The publication of the FAQs closely follows remarks provided by Treasury Under Secretary for Terrorism and Financial Intelligence Sigal Mandelker before the Securities Industry and Financial Markets Association Money Laundering & Financial Crimes Conference on February 13, 2018, where she detailed several digital currency-related schemes and emphasized that the Treasury Department is closely tracking technological innovations involving digital currency and aggressively targeting rogue actors attempting to use it for illicit purposes. Under Secretary Mandelker also pointed to digital currency-related efforts undertaken by other enforcement authorities, including the Financial Crimes Enforcement Network, the Securities and Exchange Commission, and the Commodity Futures Trading Commission.

The five digital currency-related FAQs are reproduced below.

559. For purposes of OFAC sanctions programs, what do the terms "virtual currency," "digital currency," "digital currency wallet," and "digital currency address" mean?

Virtual currency is a digital representation of value that functions as (i) a medium of exchange; (ii) a unit of account; and/or (iii) a store of value; is neither issued nor guaranteed by any jurisdiction; and does not have legal tender status in any jurisdiction.

Digital currency includes sovereign cryptocurrency, virtual currency (non-fiat), and a digital representation of fiat currency.

A digital currency wallet is a software application (or other mechanism) that provides a means for holding, storing, and transferring digital currency. A wallet holds the user's digital currency addresses, which allow the user to receive digital currency, and private keys, which allow the user to transfer digital currency. The wallet also maintains the user's digital currency balance. A wallet provider is a person (individual or entity) that provides the software to create and manage wallets, which users can download. A hosted wallet provider is a business that creates and stores a digital currency wallet on behalf of a customer. Most hosted wallets also offer exchange and payments services to facilitate participation in a digital currency system by users.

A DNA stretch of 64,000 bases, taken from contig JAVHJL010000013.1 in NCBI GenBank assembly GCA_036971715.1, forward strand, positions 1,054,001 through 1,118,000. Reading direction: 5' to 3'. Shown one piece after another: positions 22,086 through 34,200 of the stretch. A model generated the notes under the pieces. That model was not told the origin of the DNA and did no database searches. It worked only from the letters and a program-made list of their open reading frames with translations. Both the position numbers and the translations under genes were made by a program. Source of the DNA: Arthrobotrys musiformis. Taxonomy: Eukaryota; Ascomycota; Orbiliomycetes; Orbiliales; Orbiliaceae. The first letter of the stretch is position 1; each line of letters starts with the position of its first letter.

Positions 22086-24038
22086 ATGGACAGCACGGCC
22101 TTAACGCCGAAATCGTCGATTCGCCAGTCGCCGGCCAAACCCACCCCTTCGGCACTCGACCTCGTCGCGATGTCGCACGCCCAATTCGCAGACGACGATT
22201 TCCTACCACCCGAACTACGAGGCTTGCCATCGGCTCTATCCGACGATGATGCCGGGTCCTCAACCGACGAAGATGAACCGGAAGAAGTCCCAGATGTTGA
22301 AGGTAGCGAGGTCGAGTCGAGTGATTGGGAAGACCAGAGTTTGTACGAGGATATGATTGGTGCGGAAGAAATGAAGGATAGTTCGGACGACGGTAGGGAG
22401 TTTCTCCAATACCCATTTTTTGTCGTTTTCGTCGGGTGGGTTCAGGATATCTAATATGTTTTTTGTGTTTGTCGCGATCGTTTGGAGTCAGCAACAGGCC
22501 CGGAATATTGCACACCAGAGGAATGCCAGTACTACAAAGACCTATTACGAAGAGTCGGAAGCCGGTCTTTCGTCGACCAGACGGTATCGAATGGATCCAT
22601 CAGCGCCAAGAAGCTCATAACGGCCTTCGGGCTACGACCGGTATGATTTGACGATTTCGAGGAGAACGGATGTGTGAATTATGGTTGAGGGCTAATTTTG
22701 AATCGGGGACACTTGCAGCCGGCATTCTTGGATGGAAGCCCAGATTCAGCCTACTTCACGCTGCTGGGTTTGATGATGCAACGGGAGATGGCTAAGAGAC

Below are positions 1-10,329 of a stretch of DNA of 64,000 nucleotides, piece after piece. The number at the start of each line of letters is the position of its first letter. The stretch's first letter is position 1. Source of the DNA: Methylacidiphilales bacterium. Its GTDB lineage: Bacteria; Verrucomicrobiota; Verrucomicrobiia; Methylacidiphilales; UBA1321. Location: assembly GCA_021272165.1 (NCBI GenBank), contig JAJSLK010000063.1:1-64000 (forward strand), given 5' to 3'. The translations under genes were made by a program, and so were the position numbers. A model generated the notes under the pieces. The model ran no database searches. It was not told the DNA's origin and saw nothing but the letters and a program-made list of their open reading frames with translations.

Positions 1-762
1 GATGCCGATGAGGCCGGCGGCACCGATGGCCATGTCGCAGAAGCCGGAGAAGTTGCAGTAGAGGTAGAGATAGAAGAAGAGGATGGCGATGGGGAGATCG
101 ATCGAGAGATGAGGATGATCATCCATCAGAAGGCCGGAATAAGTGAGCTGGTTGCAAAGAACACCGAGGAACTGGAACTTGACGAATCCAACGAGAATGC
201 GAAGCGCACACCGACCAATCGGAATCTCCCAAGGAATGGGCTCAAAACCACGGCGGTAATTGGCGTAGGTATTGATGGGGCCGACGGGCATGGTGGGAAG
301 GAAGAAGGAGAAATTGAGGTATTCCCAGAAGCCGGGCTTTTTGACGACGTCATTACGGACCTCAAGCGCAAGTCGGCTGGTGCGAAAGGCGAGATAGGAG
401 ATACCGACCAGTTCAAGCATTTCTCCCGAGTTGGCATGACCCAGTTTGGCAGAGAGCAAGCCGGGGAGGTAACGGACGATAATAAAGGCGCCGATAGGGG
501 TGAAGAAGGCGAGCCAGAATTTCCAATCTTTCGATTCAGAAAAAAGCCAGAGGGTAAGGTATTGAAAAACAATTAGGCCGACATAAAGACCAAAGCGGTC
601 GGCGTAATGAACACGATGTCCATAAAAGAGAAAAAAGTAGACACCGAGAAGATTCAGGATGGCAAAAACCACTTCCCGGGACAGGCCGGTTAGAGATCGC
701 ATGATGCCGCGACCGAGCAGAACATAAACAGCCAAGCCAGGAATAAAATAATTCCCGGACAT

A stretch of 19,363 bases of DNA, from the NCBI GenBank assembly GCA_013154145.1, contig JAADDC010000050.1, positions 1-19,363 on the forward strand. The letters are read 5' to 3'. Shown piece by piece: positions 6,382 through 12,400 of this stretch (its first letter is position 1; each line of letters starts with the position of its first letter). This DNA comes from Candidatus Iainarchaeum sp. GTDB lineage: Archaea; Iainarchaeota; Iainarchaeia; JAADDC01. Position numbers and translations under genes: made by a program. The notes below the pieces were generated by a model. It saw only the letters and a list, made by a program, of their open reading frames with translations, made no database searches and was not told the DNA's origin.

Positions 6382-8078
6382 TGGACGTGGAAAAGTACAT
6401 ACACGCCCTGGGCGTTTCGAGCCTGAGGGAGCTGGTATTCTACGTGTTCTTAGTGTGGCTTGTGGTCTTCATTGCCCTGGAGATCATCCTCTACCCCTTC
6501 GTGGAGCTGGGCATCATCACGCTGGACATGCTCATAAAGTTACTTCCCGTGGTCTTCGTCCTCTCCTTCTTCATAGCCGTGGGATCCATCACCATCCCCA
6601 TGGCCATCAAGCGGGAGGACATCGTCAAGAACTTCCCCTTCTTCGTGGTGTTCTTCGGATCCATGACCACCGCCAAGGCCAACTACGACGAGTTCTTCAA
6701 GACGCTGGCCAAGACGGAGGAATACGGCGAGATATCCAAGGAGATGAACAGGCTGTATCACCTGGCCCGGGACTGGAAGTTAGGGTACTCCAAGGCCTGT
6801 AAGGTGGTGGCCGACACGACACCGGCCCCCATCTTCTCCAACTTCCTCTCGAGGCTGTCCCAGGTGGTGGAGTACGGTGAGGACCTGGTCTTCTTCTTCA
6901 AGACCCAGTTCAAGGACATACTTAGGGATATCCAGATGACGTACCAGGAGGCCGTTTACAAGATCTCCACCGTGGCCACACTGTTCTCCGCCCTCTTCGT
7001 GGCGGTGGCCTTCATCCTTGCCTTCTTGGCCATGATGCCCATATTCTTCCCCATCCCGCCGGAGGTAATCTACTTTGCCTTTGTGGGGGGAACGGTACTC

A digital currency address is an alphanumeric identifier that represents a potential destination for a digital currency transfer. A digital currency address is associated with a digital currency wallet. [03-19-18]

560. Are my OFAC compliance obligations the same, regardless of whether a transaction is denominated in digital currency or traditional fiat currency?

Yes, the obligations are the same. US persons (and persons otherwise subject to OFAC jurisdiction) must ensure that they block the property and interests in property of persons named on OFAC's SDN List or any entity owned in the aggregate, directly or indirectly, 50 percent or more by one or more blocked persons, and that they do not engage in trade or other transactions with such persons.

As a general matter, US persons and persons otherwise subject to OFAC jurisdiction, including firms that facilitate or engage in online commerce or process transactions using digital currency, are responsible for ensuring that they do not engage in unauthorized transactions prohibited by OFAC sanctions, such as dealings with blocked persons or property, or engaging in prohibited trade or investment-related transactions. Prohibited transactions include transactions that evade or avoid, have the purpose of evading or avoiding, cause a violation of, or attempt to violate prohibitions imposed by OFAC under various sanctions authorities. Additionally, persons that provide financial, material, or technological support for or to a designated person may be designated by OFAC under the relevant sanctions authority.